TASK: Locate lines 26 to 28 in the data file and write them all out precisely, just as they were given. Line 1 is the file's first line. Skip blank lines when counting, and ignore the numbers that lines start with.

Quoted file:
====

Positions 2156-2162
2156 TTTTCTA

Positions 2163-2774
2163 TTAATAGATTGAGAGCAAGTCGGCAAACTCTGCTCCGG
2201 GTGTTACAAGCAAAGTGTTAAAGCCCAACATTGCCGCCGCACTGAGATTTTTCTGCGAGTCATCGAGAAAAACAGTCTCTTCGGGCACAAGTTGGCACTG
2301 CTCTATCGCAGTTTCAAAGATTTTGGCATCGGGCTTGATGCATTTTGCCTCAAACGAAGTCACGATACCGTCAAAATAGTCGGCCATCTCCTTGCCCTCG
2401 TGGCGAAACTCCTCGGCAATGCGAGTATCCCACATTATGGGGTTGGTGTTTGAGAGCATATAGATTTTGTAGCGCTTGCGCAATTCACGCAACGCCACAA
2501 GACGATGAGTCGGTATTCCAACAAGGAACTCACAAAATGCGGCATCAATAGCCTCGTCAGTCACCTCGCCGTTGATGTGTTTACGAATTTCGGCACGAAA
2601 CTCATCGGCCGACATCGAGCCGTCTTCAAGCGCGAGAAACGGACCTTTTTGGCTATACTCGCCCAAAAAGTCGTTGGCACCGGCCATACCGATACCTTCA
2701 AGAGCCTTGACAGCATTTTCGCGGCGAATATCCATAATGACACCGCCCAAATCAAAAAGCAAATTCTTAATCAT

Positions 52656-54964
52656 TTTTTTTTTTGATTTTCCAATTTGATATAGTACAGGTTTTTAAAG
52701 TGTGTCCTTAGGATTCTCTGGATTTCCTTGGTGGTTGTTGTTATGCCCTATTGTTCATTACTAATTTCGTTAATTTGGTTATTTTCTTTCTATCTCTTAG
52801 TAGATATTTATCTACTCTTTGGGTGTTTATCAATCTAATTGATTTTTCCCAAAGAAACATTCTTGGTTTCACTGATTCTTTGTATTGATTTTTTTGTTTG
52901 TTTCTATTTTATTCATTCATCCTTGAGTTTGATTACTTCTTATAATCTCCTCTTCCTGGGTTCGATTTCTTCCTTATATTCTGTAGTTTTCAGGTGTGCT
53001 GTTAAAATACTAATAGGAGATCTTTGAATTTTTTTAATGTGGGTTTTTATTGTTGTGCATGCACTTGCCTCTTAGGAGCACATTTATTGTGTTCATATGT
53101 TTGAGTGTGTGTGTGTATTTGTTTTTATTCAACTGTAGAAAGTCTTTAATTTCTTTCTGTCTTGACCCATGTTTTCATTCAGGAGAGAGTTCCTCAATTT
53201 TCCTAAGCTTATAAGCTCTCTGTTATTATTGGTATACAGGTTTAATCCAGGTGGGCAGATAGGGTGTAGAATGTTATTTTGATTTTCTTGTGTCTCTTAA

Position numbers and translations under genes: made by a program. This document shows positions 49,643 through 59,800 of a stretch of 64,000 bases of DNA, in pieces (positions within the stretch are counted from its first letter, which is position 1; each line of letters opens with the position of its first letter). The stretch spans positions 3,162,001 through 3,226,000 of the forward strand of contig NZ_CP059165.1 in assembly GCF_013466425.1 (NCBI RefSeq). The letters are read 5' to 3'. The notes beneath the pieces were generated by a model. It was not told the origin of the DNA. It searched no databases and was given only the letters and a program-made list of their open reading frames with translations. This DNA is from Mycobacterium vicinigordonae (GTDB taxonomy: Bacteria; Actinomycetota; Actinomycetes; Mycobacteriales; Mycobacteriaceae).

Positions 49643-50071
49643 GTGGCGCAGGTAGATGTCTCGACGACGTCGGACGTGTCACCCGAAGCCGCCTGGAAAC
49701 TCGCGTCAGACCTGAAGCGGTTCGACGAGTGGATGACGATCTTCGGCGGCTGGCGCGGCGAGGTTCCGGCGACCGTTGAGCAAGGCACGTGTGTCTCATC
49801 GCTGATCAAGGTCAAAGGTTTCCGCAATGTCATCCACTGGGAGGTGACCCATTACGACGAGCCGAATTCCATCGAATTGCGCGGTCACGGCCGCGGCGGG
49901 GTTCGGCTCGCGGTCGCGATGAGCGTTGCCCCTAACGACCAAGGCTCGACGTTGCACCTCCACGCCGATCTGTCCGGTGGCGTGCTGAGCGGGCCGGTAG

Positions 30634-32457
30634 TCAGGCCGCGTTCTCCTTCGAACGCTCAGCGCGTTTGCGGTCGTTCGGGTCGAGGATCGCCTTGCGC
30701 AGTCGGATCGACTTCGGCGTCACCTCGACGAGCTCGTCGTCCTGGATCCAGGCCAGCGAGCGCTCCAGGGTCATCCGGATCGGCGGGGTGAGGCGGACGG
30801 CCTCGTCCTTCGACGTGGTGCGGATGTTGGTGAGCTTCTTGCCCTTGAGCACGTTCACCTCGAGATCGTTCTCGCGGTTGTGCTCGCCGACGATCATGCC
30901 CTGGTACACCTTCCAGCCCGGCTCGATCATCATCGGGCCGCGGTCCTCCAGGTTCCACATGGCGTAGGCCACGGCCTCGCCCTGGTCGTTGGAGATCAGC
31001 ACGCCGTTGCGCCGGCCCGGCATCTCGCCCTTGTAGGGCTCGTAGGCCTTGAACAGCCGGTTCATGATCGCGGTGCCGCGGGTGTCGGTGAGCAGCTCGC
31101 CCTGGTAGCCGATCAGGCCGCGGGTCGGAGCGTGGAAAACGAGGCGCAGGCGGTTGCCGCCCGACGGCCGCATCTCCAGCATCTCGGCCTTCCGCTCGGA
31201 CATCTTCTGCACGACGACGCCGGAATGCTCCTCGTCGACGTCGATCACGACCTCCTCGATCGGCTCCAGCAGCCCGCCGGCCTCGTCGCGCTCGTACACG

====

30634 TCAGGCCGCGTTCTCCTTCGAACGCTCAGCGCGTTTGCGGTCGTTCGGGTCGAGGATCGCCTTGCGC
30701 AGTCGGATCGACTTCGGCGTCACCTCGACGAGCTCGTCGTCCTGGATCCAGGCCAGCGAGCGCTCCAGGGTCATCCGGATCGGCGGGGTGAGGCGGACGG
30801 CCTCGTCCTTCGACGTGGTGCGGATGTTGGTGAGCTTCTTGCCCTTGAGCACGTTCACCTCGAGATCGTTCTCGCGGTTGTGCTCGCCGACGATCATGCC